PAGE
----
Even to scientists, the question of where great discoveries come from is a bit of a mystery. Young biologists learn technique. They learn to sequence DNA, extract sediment cores or distinguish chemical compounds. But how to make a big breakthrough, well, that is equal parts chance and voodoo. Scientists who have a great insight one day (and implicitly, at least in that moment, understand discovery) are as likely to fade into anonymity the next as to make more big discoveries.
From This Story
Among the classic examples of the unpredictable nature of discovery is that of the Scottish son of a pig farmer, Alexander Fleming. As you may have learned in school, Fleming kept a messy lab. He left petri dishes, microbes and nearly everything else higgledy-piggledy on his lab benches, untended. One day in September of 1928, Fleming returned from a trip and found a goop of some sort growing into a stack of abandoned bacterial cultures and killing them. The circle of goop was a fungus. In that chance moment, Fleming discovered the antibiotic properties of penicillin, properties that would change the world.
Because of Fleming and the scientists who elaborated on his discovery, millions of lives were saved. Some of you are alive to read this because of Fleming. Even if you were not saved by penicillin or some other antibiotic yourself, one of your ancestors likely was. That much about Fleming’s legacy is true. He was an ordinary man who had an extraordinary impact. What is wrong is the idea that his discoveries were simply happenstance. There is more to the story.
In addition to working as a scientist, and well before his discovery of antibiotics, Fleming painted. He was a member of the Chelsea Arts Club, where he created amateurish watercolors. Less well known is that he also painted in another medium, living organisms. Fleming painted ballerinas, houses, soldiers, mothers feeding children, stick figures fighting and other scenes using bacteria. He produced these paintings by growing microbes with different natural pigments in the places where he wanted different colors. He would fill a petri dish with agar, a gelatin-like substance, and then use a wire lab tool called a loop to inoculate sections of the plate with different species. The paintings were technically very difficult to make. Fleming had to find microbes with different pigments and then time his inoculations such that the different species all matured at the same time. These works existed only as long as it took one species to grow into the others. When that happened, the lines between, say, a hat and a face were blurred; so too were the lines between art and science.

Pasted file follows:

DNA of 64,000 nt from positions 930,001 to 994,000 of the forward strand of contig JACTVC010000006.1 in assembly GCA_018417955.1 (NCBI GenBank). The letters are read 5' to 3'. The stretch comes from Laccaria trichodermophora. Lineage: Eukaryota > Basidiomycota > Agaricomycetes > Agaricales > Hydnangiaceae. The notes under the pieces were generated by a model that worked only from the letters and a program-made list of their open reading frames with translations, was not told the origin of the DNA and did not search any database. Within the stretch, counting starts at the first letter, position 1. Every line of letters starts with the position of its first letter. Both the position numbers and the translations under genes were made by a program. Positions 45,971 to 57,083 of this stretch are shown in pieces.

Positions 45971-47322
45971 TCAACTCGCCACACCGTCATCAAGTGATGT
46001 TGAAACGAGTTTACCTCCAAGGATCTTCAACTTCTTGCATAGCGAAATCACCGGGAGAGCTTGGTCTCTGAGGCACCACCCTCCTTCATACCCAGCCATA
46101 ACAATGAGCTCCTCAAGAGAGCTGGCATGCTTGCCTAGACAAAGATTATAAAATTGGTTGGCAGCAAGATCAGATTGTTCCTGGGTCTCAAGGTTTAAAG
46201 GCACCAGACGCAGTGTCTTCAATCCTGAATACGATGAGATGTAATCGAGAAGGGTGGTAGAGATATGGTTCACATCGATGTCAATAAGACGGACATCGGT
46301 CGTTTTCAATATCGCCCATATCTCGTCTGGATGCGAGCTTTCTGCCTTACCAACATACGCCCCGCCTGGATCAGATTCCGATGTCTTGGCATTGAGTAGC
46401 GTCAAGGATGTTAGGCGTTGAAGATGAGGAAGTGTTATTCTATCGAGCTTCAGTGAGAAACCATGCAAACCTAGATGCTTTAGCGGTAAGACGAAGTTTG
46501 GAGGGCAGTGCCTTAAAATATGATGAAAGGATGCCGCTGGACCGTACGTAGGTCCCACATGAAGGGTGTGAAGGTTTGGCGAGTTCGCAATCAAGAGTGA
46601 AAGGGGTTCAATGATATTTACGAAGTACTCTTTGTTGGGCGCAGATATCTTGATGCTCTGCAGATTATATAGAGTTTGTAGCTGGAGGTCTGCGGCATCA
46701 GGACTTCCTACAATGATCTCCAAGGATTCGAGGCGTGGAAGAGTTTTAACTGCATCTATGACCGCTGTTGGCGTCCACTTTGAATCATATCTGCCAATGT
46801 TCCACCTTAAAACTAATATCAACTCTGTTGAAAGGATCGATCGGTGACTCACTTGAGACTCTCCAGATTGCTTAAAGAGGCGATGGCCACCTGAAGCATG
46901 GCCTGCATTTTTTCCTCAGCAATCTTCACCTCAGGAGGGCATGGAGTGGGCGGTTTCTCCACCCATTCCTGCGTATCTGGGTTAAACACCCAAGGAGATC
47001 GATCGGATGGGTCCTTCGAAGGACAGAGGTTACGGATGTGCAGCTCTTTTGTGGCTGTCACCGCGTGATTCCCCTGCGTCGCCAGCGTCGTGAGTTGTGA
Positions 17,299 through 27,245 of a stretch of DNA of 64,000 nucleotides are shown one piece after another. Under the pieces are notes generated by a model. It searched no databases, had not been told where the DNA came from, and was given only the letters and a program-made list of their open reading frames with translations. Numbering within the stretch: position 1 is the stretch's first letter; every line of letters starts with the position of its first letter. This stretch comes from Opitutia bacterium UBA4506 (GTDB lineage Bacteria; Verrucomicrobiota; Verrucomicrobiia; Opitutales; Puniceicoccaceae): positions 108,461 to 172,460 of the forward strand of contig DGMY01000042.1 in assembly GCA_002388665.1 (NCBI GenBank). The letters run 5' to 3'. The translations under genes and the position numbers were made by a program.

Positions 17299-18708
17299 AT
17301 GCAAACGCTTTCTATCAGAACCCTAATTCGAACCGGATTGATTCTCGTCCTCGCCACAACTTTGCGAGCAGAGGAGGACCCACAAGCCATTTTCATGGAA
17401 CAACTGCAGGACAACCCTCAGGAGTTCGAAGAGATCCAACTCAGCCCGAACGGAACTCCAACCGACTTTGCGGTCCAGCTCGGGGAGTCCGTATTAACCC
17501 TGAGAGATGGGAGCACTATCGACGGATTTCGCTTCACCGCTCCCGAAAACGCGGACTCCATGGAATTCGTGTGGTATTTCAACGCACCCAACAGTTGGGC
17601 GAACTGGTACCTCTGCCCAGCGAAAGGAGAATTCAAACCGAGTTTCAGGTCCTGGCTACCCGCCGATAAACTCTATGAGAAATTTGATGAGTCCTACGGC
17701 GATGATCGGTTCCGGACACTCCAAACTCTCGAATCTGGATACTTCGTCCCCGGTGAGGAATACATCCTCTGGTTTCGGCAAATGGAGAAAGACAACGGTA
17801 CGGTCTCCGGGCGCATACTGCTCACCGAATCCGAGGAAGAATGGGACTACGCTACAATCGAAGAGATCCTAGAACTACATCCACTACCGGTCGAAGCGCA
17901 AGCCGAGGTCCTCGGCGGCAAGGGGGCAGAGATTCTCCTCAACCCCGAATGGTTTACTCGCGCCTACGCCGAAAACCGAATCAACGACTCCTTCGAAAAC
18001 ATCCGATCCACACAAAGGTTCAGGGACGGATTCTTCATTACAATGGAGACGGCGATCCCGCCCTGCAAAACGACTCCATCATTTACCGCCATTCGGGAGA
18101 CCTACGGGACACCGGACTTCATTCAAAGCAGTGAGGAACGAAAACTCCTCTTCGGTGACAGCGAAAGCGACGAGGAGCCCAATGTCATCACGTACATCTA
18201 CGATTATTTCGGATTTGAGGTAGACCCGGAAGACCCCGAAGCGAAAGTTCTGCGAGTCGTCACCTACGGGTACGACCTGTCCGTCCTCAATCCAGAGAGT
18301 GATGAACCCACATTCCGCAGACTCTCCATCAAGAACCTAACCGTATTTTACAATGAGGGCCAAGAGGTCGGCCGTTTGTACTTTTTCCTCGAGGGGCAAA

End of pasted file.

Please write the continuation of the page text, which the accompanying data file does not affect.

It is not clear why Fleming started painting microbes; perhaps he picked up a brush one day and noticed that it felt like the loop he used for his bacteria. Or maybe it was due to the promiscuous sexual predilections of artists. Fleming worked at St. Mary’s hospital in London, where he treated syphilis cases. Many of his patients were painters, and those painters sometimes gave Fleming paintings and perhaps even lessons in return for treatment. Fleming's palette grew richer with time as he found bacteria with the colors he needed. He found joy in discovering a strange new strain of bacteria, in the way that a field biologist might feel the same in happening upon some new and wondrous bird. He collected unusual life forms in the hope that one of them might someday prove useful.
Fleming was a self-taught artist; he had no real artistic training and so he painted what occurred to him. The paintings had little in the way of dimension or nuance and yet still had a vigor, heightened by the reality that they in fact were alive. As one breathed on the paintings, they breathed back.
One could view these paintings as just another manifestation of the strange ways in which scientists become obsessed (biologists have more than a fair share of quirky hobbies—miniature trains, headstone photography, broken glass collections). But as scientists have begun to reconsider Fleming’s story, it has become clear that these little paintings were more than art.
On that fateful morning, what Fleming actually discovered was, in a way, a version of one of his paintings. Each of the colonies of Staphylococci bacteria that he had inoculated on the plate had grown into a small shape resembling a planet or a star in a night sky. But there among his wild planets was something else, a larger, lighter body at the top of the dish, the Penicillium fungus. Around it the sky was dark, where the bacteria were dying. It was his masterpiece, his “rising sun,” the painting that would save more lives than any other discovery.
Fleming’s discovery of the effects of penicillin, the compound produced by the fungus, was a function of his eye for the rare, an artist’s eye. Other scientists had undoubtedly seen Penicillium growing on their petri dishes before Fleming, but they had thrown those dishes away as failures (In fact, both Chinese and Greek medicine had used fungus topically to treat bacterial infections for several thousand years). Not so for Fleming, who spent his life searching for outliers and the situations that favored them. The outliers were not lucky accidents. They were instead, for Fleming, the living art of discovery.
Nor was his discovery of penicillin an exception. His other discoveries accumulated as he collected other odd observations. Fleming one day hung his nose over a petri dish so to allow his mucus to drip on to the plate. He wanted to see what would happen, what observation would grow out of that strange planting. A new color? A new life form? What he found instead was that his mucus killed bacteria. He had discovered, or he would go on to anyway, lysozyme, a common natural antibiotic that most bodies produce in great quantities. Fleming leapt on the unusual like a weasel on a vole and in doing so discovered what others had walked right past or even thrown, disgusted, into the trash.